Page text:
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Finding solutions to support wildfire resilience and coexistence

The Centre for Wildfire Coexistence is co-creating solutions to move communities towards good fire and away from out-of-control blazes.

Professor Lori Daniels with UBC’s Faculty of Forestry has a vision to realise greater resilience to wildfire in British Columbia and beyond. Thanks to an initial $5 million donation from the Koerner family to establish the Centre for Wildfire Coexistence, Dr. Daniels is amassing a multidisciplinary team to address the growing challenge of wildfire in the province, across Canada and globally.

Together with community partners, Dr. Daniels’ far-reaching research is identifying solutions that address record-breaking wildfires—driven by climate change combined with the legacies of a century of forest management—and their catastrophic impacts on human health, tourism, agriculture, forestry and biodiversity.

“The success of the Centre for Wildfire Coexistence builds on ongoing engagement with partners at all levels,” says Dr. Daniels, who is the inaugural Koerner Chair in Wildfire Coexistence.

“By actively involving the public, communities, Indigenous leaders, all levels of government and non-governmental organisations in our research and initiatives, we can co-create effective strategies for wildfire coexistence and build more resilient landscapes.”

Over the past seven years, wildfires have ripped through BC and Canada at an unprecedented rate, with the most devastating wildfire season in Canadian history taking place in 2023.

Dr. Daniels’ solutions-oriented research through Centre for Wildfire Coexistence advances transformation to proactive fire and forest management and eco-cultural restoration. This approach is designed to mitigate the destructive risks from wildfire by making landscapes and communities more resilient.

Through strong partnerships with Indigenous Nations and organisations throughout BC, the Centre prioritizes respectful collaborations to advance research co-led by Indigenous peoples and western scientists. Revitalization of Indigenous land and fire stewardship enables good fire to sustain ecosystem health and community wellbeing.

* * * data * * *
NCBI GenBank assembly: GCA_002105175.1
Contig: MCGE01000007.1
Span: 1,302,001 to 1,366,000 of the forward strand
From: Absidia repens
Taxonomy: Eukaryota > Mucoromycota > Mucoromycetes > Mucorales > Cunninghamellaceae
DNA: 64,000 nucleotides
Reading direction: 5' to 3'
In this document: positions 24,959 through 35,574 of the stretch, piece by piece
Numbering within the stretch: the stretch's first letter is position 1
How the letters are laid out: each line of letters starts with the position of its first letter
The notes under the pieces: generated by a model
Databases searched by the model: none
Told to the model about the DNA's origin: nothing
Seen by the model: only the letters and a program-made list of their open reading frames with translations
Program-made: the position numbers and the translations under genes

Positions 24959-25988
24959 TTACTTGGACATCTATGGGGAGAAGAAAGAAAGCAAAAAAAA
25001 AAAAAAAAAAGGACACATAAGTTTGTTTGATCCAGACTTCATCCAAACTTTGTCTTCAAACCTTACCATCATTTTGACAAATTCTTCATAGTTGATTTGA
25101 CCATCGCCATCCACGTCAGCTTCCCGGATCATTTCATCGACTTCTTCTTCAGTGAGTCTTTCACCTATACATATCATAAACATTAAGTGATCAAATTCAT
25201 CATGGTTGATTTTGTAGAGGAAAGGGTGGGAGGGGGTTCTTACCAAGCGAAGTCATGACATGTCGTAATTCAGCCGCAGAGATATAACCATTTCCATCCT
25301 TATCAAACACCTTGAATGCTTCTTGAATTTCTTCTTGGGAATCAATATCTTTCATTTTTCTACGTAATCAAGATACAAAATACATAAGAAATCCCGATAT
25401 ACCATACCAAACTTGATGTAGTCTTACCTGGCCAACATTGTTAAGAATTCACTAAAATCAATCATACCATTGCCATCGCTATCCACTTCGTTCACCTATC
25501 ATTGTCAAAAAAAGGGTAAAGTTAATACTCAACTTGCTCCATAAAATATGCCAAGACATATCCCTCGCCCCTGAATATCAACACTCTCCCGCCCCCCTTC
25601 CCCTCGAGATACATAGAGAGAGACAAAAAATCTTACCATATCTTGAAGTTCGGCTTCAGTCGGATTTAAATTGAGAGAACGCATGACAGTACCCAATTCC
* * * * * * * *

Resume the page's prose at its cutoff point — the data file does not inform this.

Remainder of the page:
“Historically, low-severity fires—including cultural fires—sustained diverse forests across BC’s interior,” says Dr. Daniels, who is also the Director of the UBC Tree Ring Lab. “Ignited by lightning and Indigenous fire stewardship, these fires thinned forests, curbing intense blazes and nurturing renewed plant growth, while rejuvenating wildlife habitats.”

The cutting-edge research and field work of Dr. Daniels and her team will identify new paths forward to better enable communities at risk to coexist safely with forest fire.

“Wildfire has burned almost seven million hectares of forest in BC over the past seven years, with a direct cost of over $3 billion and an incalculable cost to ecosystems, economies, human health and wellbeing,” notes Dr. Daniels. “Larger severe wildfires are an unintended consequence resulting from decades of fire suppression, forest management practices and extensive tree die-off from the mountain pine beetle and other insects, all of which have been compounded by hotter, drier weather from climate change.”

“Moving forward, we need well-informed solutions to build resilience to wildfire that both protect and empower communities, enabling them to thrive in the face of mounting uncertainty.”

If you would like to support leading research on wildfire, you can make a gift today.

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